Tuesday, April 29, 2014

Why Do We Study Space Biology?

Our science is driven by questions about what happens to terrestrial life when it leaves Earth. How successful can life be at moving away from Earth? What are the limits of life’s movements in the universe? More directly from a biological research perspective, what does it take to adapt to an extraterrestrial existence?

Think about it, the spaceflight environment is completely outside of the evolutionary experience of any terrestrial organism, so how do you “know” what to take out of your metabolic tool box to help you adapt? In space, plants know that they are in a place that lacks their customary cues, and as a consequence they engage a wide variety of responses to help navigate in this novel place.

We monitor plant responses by examining their changing patterns of gene expression – the breadcrumbs they drop as they explore different paths to acclimation.  We have been studying this for years now, using the modern tools of biotechnology and the spaceflight opportunities afforded by NASA programs.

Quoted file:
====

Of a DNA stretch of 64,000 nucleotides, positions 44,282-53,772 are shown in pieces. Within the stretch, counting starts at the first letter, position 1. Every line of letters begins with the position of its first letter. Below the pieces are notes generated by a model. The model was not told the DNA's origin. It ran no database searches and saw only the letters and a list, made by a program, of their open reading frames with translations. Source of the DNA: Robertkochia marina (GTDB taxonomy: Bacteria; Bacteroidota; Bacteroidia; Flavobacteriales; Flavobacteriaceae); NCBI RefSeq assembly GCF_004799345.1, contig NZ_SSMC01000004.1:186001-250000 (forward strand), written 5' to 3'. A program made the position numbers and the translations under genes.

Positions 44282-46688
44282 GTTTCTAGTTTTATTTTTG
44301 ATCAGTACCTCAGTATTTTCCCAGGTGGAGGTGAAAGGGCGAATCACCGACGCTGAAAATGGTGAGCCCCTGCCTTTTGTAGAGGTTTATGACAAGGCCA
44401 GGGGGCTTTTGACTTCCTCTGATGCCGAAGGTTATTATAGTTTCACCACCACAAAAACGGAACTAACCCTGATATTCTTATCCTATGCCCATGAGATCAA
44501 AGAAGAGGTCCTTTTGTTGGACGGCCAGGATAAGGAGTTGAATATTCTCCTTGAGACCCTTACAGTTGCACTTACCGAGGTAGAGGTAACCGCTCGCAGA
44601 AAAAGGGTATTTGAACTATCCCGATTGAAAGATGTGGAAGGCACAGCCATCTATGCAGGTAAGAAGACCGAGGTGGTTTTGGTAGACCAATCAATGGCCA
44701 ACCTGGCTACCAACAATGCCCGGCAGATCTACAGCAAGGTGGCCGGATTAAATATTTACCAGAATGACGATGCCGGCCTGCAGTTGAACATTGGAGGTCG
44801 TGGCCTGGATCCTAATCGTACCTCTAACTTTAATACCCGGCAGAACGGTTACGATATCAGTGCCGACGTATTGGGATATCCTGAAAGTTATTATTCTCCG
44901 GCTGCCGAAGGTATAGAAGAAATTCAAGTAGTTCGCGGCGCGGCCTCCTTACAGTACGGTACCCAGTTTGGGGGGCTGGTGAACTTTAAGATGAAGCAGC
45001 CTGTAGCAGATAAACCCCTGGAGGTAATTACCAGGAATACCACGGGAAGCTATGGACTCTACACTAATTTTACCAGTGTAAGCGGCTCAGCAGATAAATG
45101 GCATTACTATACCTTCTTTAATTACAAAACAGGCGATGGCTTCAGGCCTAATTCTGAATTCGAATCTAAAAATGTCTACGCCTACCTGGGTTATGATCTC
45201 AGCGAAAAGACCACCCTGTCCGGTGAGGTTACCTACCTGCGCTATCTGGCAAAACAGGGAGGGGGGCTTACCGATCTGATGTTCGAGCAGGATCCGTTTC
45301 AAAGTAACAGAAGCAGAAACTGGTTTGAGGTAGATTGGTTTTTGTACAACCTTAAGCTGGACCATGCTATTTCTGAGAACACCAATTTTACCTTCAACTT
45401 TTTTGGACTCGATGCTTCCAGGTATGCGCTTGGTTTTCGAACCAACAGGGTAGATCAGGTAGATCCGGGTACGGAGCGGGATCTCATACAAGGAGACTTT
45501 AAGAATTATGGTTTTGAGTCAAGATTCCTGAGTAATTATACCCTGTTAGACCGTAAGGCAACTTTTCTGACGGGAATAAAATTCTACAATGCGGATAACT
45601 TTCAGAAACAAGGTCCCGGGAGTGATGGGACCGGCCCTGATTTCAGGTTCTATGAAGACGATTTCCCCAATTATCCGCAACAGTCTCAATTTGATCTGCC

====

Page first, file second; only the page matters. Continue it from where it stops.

Although our research focuses on the fundamental nature of how plants respond to novel environments, our space biology program is about more than just growing plants in space … it is also about understanding how to grow plants in small closed environments and optimizing protected habitats. These are issues that are important to us if we want to grow plants on a space station or on a long journey, but also if we want to grow plants in a greenhouse on Mars or the moon. Think of it as extreme protected agriculture! And indeed, the lessons we have learned and tools we have developed growing plants in a Martian-analog greenhouse in the arctic, and in small chambers on the shuttle and ISS, have direct application to protected agriculture here in Florida.

No comments:

Post a Comment